One of the stories I liked was Appaloosy.
It is about a horse that was originally an Indian horse, but got captured by white men, tired to escape, got captured, escaped again... The horse was high-spirited and did not like anything on his back - people, saddles, blankets.
Then, the horse got sold to a really, really mean owner who beat him trying to make him work because he is high-spirited and has not been broken in yet.
In this time, Appaloosy meets a girl names Faith who is able to ride him because he has trust in her. She is one of the only people who could ever ride him. Faith ends up buying Appaloosy after h'es injured and brings him home. 
After Appaloosy has lived with Faith for a while he's captured by horse thieves along with some other horses from his farm.
Appaloosy and the other horses escape from the thieves ad have to decide if they should go home or go free - and going free has always been Appaloosy's dream.
You'll have to read the book to find out what chose they make.
I would recommend this series to people who are trying to learn about American history and want an engaging, imaginative and want to learn. I also recommend it to people who like horses and people like me who just want to read a story that is not boring.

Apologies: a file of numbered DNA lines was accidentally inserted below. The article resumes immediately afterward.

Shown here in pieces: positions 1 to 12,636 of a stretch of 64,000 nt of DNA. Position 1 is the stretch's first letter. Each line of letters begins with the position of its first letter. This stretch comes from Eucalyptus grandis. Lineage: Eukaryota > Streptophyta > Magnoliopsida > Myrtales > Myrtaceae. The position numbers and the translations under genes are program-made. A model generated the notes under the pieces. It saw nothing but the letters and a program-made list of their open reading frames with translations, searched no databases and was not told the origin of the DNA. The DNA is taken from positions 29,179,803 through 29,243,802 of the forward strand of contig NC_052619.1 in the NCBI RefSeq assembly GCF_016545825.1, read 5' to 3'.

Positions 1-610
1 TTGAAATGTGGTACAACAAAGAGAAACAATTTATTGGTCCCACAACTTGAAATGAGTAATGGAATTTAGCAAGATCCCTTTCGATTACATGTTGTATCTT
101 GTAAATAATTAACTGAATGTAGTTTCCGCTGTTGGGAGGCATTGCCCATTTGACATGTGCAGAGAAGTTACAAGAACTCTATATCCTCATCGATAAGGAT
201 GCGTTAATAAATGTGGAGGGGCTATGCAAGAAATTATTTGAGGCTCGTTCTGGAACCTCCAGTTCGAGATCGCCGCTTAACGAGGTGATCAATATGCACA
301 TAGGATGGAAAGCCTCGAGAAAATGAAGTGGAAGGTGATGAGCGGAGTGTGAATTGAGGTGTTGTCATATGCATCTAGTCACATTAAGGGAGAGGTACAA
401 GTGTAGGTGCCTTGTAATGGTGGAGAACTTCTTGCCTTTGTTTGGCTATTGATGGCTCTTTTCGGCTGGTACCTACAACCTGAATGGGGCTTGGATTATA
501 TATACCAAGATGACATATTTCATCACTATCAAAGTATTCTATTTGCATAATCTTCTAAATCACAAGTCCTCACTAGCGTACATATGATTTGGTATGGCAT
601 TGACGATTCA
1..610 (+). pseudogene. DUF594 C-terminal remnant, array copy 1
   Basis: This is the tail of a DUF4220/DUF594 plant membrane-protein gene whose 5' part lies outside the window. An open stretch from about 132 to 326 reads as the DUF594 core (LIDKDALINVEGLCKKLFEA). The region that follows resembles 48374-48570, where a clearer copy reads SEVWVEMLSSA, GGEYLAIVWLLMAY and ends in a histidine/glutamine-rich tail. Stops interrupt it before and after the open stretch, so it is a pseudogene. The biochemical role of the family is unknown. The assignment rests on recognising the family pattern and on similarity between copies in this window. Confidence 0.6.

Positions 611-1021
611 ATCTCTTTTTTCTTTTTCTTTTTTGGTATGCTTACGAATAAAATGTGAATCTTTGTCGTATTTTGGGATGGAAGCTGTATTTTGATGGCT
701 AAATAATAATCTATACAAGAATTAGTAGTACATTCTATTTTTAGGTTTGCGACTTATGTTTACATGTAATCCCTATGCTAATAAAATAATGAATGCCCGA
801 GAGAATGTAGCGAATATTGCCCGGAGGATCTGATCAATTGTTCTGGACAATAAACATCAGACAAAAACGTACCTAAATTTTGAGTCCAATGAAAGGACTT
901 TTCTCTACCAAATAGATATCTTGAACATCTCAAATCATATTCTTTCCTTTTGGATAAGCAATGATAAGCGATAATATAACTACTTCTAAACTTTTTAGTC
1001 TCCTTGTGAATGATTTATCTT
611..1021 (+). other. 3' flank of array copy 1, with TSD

I have read parts of the books myself and read most of them with my mom and brother. They are not complicated. So, I recommend them to ages 6-13 to read together or alone.

As you can see, both of my children like the Horses in History series. I have enjoyed our read together times with these books, too. 

If you are curious about the books my children did not narrate about:




In Golden Sunrise, a Golden Palomino named Cheyenne lives during the famous defense of the Alamo. His owner Jared becomes a volunteer soldier during the emerging fight for independence and travels to San Antonio, TX, where Jared receives orders to defend Fort Alamo against Mexican forces.  People like Davy Crocket and James Bowie appear and, luckily, Cheyenne makes it through.




In Day and Night, mirroring the tearing apart of families that happened during the Civil War, two sibling horses - Tucker and Shiloh -find themselves on either side of the battle. After one fights with the US Army and one with a young Confederate soldier, they see each other again, having learned quite a bit.




All four books engage children in fiction while giving a window into different periods of US History.

We have enjoyed them and I'd recommend them to others who like history, horses, and being inspired by the writings of a young author.


Learn More